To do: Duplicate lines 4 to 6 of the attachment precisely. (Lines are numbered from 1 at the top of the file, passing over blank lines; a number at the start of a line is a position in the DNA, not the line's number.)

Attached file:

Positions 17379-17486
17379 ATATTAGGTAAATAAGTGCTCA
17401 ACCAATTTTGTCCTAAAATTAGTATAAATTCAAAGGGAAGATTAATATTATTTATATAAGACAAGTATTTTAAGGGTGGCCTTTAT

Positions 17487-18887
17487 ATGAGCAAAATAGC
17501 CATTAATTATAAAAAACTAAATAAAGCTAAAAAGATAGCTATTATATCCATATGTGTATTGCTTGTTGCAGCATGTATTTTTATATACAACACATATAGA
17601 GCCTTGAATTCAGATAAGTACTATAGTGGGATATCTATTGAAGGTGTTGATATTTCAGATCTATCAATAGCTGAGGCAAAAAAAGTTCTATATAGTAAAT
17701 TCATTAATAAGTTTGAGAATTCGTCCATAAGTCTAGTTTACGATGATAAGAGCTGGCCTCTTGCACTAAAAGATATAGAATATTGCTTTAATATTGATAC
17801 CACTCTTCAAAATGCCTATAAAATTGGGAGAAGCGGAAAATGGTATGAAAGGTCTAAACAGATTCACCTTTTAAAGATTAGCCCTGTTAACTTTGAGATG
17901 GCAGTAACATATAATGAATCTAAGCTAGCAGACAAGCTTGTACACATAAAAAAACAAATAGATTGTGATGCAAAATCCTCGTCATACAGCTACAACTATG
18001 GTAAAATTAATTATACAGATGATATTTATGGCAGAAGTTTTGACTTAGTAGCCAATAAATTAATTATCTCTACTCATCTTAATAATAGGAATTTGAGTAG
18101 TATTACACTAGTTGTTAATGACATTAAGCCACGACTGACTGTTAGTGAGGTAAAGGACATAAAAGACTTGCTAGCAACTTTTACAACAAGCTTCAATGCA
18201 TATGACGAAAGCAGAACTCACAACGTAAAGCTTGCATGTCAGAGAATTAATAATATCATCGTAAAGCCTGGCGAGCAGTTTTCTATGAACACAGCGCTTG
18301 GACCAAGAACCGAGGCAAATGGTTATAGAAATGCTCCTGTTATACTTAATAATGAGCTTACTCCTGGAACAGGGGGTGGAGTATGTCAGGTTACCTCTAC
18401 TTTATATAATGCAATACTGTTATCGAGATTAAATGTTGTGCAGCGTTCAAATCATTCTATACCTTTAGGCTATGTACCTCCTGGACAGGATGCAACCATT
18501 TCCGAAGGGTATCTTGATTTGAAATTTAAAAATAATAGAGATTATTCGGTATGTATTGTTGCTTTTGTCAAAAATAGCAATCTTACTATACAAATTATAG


Positions 17487-18887
17487 ATGAGCAAAATAGC
17501 CATTAATTATAAAAAACTAAATAAAGCTAAAAAGATAGCTATTATATCCATATGTGTATTGCTTGTTGCAGCATGTATTTTTATATACAACACATATAGA